Channel Music is a piece for wind ensemble and is comprised of 13 sections. Each section has a duration of one minute, making the piece a total of 13 minutes in length. The wind ensemble is broken into 13 divisions of three to four instruments. There are 13 source motives within the piece, each written for a group of three instruments.
A new motive appears in each section, along with all the previous motives. The new motive holds the primary importance in its section. Also, one of the 13 instrumental groupings is designated as the primary grouping for the new motive. Other instruments play the motive, but the instruments of the primary group are those through which the new motive is heard for the first and last time. In the final (thirteenth) section, each instrumental group plays a different motive. The motives do not appear perpetually within the sections. For each section, the motives are given weights that indicate how often the motives appear in that section. The heaviest weight is always given to the new motive.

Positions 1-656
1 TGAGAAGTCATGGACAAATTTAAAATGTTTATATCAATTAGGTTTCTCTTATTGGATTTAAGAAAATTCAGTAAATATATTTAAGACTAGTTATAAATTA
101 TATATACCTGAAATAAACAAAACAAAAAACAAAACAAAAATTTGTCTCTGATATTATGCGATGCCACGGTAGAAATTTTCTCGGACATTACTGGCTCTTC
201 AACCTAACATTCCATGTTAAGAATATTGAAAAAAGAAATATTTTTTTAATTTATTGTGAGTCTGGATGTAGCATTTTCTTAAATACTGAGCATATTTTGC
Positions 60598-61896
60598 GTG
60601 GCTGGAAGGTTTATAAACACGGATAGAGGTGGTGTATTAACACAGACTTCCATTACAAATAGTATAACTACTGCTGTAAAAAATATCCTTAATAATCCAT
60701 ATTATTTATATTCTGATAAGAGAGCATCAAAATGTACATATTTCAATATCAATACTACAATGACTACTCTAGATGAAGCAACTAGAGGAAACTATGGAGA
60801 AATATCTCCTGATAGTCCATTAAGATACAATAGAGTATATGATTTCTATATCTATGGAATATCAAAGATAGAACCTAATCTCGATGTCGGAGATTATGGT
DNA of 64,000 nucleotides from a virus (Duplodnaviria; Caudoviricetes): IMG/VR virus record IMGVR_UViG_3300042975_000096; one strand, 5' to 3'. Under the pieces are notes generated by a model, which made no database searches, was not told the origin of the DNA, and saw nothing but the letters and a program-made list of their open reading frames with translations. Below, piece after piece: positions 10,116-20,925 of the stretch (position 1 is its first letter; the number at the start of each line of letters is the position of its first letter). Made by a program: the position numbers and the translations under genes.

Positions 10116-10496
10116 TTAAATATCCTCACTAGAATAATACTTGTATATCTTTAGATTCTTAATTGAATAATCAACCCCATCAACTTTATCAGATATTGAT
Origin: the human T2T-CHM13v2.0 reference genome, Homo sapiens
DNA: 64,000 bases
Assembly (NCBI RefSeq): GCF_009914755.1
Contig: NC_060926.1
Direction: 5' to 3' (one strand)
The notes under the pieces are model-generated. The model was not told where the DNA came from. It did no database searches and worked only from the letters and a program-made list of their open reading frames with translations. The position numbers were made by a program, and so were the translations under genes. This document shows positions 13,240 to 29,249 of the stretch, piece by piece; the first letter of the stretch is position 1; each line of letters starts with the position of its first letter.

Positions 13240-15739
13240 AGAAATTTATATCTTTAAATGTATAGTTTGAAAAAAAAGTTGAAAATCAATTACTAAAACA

The 13 motives are slightly altered each time they appear in the piece. Simulating the effects of transmitting the motives over a noisy communication channel generated these alterations. Each time a motive appears, it has been modified via bit manipulation. Each motive was translated into binary representation. The representation included the duration of each note and either the starting pitch or an interval of change for each note. The translation process was performed using a Smalltalk program written by the composer. Various levels of white Gaussian noise were added to the binary stream (which was then quantized), creating errors in the representations of the motives. The addition of noise was performed using a Matlab function written by the composer's spouse. The resultant binary stream was translated to a text representation; from this representation, the composer generated the associated instrumental lines. The durations of the notes changed for each instrumental group as a whole. However, the starting pitches and intervals were free to change independently for each instrument in a group.